Software: Calibration (December - May 2021)
Originally, my system was very temperatmental. After much deliberation, I realised I must have shorted some part of my integrator. After replacing it, everything is plug and play. Luckily I was mainly working on written parts of my PhD during this period of time.
For best results I plug in the USB, and then the DP cable into my computer, and unplug them in the opposite order.
Software Development Kits Needed
Intel Realsense SDK (enables head tracking)
- Latest Intel RealSense SDK 2.0 - you're looking for an asset file like "Intel.RealSense.SDK-WIN10-220.127.116.1109.exe"
Ultraleap Gemini SDK (enables hand tracking)
- Leap Developer Kit 5.0.0-preview+52386
- Leap Developer Kit 4.0.0+52238 - need to rollback to this driver to run Leap Motion example demonstrations such as Paint and Cubes
Calibrating the headset is necessary due to the large amount of small variables between headsets this stage. Lets have a look at some things that might not be the same for everyone:
- 3D Filament Type (material and layer height)
- 3D Printer Tolerances (how accurate the print is +/- mm)
- Resultant Inter-Hardware Position (the above two factors might result in minute differences in position between hardware components)
For this reason, it is commonplace to "calibrate" your headset through software, by creating a file which contains information about the various positions of hardware (I believe mainly the screens). This already sounds very difficult, so how does it work?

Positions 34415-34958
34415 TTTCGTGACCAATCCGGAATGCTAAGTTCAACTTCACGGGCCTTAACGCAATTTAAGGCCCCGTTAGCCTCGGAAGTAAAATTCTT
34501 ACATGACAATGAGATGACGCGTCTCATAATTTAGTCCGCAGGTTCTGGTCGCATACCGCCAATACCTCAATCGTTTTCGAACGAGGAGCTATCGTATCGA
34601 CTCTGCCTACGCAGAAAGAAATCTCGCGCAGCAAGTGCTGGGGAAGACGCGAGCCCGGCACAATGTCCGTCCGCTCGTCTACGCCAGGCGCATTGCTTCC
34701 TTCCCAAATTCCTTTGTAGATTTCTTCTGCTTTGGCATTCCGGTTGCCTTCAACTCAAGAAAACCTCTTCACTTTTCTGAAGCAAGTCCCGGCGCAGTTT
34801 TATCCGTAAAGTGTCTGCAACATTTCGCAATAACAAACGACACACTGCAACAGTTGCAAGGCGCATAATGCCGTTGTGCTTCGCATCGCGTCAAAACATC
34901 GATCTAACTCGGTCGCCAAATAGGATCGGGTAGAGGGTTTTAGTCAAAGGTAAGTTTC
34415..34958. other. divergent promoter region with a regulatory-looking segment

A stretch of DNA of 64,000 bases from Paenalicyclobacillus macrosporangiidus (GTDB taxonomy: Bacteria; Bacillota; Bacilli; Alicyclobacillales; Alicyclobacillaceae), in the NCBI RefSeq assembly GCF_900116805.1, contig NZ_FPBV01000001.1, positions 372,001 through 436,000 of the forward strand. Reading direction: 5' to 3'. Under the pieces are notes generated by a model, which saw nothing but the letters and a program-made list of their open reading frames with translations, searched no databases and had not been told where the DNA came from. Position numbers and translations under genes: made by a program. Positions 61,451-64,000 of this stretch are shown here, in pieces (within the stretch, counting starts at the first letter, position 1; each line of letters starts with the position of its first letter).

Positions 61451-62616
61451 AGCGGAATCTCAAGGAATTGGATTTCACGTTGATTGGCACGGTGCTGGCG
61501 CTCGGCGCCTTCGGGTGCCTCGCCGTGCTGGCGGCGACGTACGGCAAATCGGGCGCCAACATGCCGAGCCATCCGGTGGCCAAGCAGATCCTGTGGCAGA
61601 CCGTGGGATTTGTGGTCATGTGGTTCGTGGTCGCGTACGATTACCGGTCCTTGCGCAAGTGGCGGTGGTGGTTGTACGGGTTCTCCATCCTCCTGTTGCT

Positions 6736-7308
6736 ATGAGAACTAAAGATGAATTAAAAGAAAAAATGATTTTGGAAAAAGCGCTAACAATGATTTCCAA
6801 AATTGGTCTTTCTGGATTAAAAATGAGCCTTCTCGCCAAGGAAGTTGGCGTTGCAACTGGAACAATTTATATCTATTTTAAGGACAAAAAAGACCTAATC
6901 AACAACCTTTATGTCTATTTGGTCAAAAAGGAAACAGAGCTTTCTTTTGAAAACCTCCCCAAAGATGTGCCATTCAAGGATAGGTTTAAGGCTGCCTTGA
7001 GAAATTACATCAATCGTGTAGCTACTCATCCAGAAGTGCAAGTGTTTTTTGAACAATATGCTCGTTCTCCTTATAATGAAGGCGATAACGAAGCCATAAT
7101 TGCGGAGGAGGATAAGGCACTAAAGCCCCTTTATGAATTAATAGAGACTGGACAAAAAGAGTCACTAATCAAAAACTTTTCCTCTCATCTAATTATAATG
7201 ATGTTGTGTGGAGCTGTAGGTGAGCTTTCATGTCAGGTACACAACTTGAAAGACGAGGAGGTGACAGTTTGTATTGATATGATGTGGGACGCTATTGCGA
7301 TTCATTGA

Historically, there are two different types of calibration, 3D and 2D. 3D came first, and is therefore (frustratingly) sometimes referred to as V1 calibration. 2D came second, and is referred to as V2 calibration. See the differences here.
- 3D Calibration (V1) requires the use of two extra cameras and is therefore more expensive and a longer process. It was necessary to do this before the North Star had a 6DoF sensor with a dual-camera at its disposal
- 2D Calibration (V2) uses the dual-camera in the 6DoF sensor (Intel T261), and is therefore cheaper and quicker.
Historical 2D (V2) Calibration Stand vs New T26x Hybrid Calibrator
2D (V2) calibration used to require placing the headset on a special calibration stand, taking the T261 and anchoring it where the eyes would sit behind the headset. These are the first photos in the slideshow.
Thanks to the new T26x Hybrid Calibrator, the stand is no longer necessary, as is shown in the last two photos
Calibration is fairly simple and requires running premade python scripts. Instructions are here (I created a custom anaconda virtual environment (venv) to install the packages and run the calibration scripts from this venv). The output are four number arrays, which can later be used in Unity to make sure that each eye receives calibrated visuals from the screens. I keep these arrays in a sacred folder called "CALIBRATIONS DO NOT TOUCH"